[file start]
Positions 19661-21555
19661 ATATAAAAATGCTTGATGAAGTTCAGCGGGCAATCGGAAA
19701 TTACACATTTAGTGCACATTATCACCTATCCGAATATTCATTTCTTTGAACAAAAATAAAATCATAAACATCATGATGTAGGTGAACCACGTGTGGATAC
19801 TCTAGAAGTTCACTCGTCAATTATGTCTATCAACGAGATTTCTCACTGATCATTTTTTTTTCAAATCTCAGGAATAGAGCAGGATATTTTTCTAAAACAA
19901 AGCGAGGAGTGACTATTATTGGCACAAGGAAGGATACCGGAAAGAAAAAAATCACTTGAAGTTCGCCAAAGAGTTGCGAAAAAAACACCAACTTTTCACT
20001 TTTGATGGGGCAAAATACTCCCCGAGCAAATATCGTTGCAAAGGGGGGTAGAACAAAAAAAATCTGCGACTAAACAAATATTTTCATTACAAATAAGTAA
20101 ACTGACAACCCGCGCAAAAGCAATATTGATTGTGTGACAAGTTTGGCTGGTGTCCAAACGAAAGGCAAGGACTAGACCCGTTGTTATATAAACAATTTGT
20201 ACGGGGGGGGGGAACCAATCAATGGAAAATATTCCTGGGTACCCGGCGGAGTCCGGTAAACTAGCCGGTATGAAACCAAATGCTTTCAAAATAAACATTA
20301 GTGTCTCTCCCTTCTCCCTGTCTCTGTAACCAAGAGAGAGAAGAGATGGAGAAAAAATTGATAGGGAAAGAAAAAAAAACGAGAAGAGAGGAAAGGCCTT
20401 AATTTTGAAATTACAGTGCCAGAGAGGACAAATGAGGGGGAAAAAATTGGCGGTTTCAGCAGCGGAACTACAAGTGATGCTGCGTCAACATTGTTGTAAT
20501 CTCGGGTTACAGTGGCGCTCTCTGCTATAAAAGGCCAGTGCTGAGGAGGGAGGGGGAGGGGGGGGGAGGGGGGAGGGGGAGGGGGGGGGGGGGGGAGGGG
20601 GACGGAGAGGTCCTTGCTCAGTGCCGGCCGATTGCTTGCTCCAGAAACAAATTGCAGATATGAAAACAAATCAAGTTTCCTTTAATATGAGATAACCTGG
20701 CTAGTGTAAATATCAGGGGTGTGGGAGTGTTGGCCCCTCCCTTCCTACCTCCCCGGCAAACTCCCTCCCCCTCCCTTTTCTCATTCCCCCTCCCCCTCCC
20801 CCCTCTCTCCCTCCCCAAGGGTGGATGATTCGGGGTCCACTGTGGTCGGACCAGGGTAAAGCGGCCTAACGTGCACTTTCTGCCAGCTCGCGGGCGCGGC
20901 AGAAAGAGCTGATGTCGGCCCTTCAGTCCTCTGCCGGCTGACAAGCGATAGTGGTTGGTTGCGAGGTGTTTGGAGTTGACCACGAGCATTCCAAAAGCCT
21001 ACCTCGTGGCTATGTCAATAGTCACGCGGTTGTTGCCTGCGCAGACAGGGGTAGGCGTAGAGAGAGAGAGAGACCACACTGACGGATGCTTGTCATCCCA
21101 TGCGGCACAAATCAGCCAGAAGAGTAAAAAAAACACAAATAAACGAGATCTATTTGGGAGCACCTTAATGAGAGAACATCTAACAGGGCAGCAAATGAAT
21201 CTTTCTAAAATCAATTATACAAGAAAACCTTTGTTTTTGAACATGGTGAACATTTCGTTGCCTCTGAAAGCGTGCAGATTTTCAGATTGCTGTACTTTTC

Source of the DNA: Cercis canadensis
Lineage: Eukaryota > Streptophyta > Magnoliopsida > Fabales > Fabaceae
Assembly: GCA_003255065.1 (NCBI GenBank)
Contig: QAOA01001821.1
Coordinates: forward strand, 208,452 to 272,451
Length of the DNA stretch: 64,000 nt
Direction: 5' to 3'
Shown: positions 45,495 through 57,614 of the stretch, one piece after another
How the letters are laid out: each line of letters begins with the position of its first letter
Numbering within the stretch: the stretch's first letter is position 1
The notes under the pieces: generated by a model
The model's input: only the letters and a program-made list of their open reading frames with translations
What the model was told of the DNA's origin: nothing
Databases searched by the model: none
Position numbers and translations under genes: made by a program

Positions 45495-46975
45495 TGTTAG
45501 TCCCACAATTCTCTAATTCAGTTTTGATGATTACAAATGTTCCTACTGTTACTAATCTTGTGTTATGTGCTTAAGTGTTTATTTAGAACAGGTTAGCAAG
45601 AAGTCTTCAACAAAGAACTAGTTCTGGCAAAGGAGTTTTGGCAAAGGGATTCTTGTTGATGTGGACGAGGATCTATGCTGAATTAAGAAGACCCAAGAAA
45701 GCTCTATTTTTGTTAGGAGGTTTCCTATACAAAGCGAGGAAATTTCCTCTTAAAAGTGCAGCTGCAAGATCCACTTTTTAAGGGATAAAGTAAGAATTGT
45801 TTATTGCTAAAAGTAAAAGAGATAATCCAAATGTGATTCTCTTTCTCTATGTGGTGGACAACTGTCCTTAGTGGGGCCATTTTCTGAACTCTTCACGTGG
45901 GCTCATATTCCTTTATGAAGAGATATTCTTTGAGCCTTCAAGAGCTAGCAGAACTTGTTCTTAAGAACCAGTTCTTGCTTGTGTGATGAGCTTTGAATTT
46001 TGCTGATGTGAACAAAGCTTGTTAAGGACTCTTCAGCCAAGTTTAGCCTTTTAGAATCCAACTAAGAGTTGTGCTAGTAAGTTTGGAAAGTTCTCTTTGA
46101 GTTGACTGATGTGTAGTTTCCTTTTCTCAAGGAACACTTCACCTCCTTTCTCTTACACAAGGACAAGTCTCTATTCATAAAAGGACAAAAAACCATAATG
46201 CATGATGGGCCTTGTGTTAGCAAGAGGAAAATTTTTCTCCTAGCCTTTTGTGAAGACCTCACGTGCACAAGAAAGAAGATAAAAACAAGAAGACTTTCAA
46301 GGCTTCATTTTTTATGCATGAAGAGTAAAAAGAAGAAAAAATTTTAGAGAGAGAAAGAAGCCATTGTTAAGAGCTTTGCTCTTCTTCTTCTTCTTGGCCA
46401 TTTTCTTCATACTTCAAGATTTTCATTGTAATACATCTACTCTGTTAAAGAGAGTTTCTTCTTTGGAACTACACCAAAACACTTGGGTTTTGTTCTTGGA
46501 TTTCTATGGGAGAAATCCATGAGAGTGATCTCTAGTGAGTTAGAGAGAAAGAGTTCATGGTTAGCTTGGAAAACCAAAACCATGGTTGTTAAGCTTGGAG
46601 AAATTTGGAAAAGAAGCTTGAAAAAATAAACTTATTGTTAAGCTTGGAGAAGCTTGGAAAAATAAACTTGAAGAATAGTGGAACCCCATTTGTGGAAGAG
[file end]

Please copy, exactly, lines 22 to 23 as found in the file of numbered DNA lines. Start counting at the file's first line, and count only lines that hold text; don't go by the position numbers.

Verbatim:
Contig: QAOA01001821.1
Coordinates: forward strand, 208,452 to 272,451